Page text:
With the release of 2015’s MAD MAX: FURY ROAD, the Road Warrior once again became hot property. It’s easy to feel in retrospect that Mel Gibson’s archetypical post-apocalyptic survivor was never very far from our hearts, but that’s probably an exaggeration. In reality, the MAD MAX universe has become something of a trope, and the moody loner fighting against injustice has equally become a very common character in near-future SF.
The game MAD MAX isn’t quite an extension of ROAD WARRIOR, but it’s pretty close. Here’s IGN’s summary of the game:
“Become Mad Max, the lone warrior in a savage post-apocalyptic world where cars are the key to survival. In this action-packed, open world, third-person action game, you must fight to stay alive in The Wasteland, using brutal on-ground and vehicular combat against vicious gangs of bandits. A reluctant hero with an instinct for survival, Max wants nothing more than to leave the madness behind and find solace in the storied “Plains of Silence.” Players are challenged with treacherous missions as they scavenge the dangerous landscape for supplies to build the ultimate combat vehicle.”
I was very pleased with FURY ROAD (check out my review last year), and was eager to play the MAD MAX game. I’ve got to admit, I’m pretty slow on the uptake with most video games (there’s always writing to be done, after all…) and I rarely find I have much time really get into a game. It’s perhaps an indicator of MAD MAX’s success that it really sucked me in, and I’ve been played through virtually every story and wasteland mission available over the past few weeks!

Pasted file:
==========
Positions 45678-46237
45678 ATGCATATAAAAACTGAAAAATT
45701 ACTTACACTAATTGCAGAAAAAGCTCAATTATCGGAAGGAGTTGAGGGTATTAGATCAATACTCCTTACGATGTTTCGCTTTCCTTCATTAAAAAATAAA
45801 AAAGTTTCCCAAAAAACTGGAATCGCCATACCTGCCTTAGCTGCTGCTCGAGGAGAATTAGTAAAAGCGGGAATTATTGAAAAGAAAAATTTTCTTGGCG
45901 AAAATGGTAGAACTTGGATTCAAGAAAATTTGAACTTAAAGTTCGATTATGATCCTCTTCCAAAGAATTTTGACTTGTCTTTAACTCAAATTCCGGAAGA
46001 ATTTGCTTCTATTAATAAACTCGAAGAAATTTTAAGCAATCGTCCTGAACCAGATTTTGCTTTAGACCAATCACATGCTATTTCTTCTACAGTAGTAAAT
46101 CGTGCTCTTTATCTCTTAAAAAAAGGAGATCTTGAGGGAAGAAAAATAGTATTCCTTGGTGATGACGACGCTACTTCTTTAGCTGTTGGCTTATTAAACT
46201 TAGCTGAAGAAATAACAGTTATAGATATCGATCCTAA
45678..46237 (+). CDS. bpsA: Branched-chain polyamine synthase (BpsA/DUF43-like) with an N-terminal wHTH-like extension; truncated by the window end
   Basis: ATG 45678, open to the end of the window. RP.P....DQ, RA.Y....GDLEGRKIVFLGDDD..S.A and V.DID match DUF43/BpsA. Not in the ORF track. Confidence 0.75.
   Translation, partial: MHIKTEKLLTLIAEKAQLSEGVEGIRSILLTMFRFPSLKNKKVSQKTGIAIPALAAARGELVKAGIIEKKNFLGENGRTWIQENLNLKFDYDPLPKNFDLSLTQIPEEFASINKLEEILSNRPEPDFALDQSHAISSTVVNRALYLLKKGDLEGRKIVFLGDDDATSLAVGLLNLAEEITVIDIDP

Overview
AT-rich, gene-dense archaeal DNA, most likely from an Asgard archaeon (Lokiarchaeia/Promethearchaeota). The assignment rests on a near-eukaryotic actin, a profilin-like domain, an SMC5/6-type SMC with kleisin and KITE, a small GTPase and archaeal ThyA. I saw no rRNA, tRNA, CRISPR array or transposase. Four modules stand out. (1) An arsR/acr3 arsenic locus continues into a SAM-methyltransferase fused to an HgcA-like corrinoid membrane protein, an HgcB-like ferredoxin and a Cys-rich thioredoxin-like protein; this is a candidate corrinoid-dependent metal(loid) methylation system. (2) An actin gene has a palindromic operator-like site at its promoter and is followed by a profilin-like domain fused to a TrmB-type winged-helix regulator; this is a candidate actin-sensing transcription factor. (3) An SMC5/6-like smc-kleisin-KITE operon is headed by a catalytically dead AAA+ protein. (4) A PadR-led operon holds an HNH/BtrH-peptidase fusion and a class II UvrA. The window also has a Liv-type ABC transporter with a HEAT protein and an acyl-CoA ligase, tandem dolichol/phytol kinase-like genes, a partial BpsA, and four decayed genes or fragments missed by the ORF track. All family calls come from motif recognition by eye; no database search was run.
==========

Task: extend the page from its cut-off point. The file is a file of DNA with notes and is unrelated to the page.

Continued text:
MAD MAX is firstly an excellent adventure game. It has action, both on foot and in a variety of vehicles. It has customisation: not just of your car (and there is plenty of that!), but in the way that “your” Mad Max looks, fights and shoots. It has some basic RPG-style elements (levelling up, for instance).
This is all against the backdrop of The Wasteland: an environ which takes the “sandbox” idea to literal extremes. The game’s basic storyline involves Max fighting through the wastes of post-apocalyptic Australia to reach Gas Town. The actual story missions are quite limited, but you’re not going to succeed unless you gain experience, upgrades and skills from side quests. These quests unlock new abilities for your vehicle – such as spiked armour plating (preventing boarders), nitro boost capability and a variety of weapons.
The difficulty curve is worth noting. Mad Max isn’t a particularly tough game, but it does start out quite hard. This is coupled with the initially quite daunting “icon” based approach quests and missions (this reminded me a lot of the early Microsoft adventure games, for some reason). However, very quickly the difficulty drops off and at the same time you’ll become accustomed to the various iconography. It’s worth sticking with; a couple of hours in you might be asking whether it’s worth investing in this game, but give it some more time and the game pays off.
The graphics are stunning. I played the game on the Playstation 4, and MAD MAX really demonstrates the console’s graphics capabilities. There are times, driving through the outback with the sun setting in the distance, that you just want to stop and soak in the graphics. The game designers obviously had the same idea: there is a neat “capture” mode, which allows you to manipulate the camera and add filters to create beautiful shots of Max in his natural environment. It’s noteworthy that “capture” mode is the only two-player element in the entire game. In this mode, player two can additionally manipulate the camera, but there is no two-player or multiplayer game. I’ll be honest; I found this refreshing – I’m no fan of the sprawling industry that has become the online multiplayer game (I’m looking at you, CALL OF DUTY…).
In summary, MAD MAX is a pretty great game. It has loads of content, and has lots of customisability, and it fits almost perfectly into the wider MAD MAX universe. (Although, on that last note, it would’ve been cool if you could play as either Tom Hardy or Mel Gibson’s Max, but I guess you can’t have it all…)
Looking for more SF with one man against the machine? Then check out my new book ARTEFACT: out now in paperback, ebook and audiobook!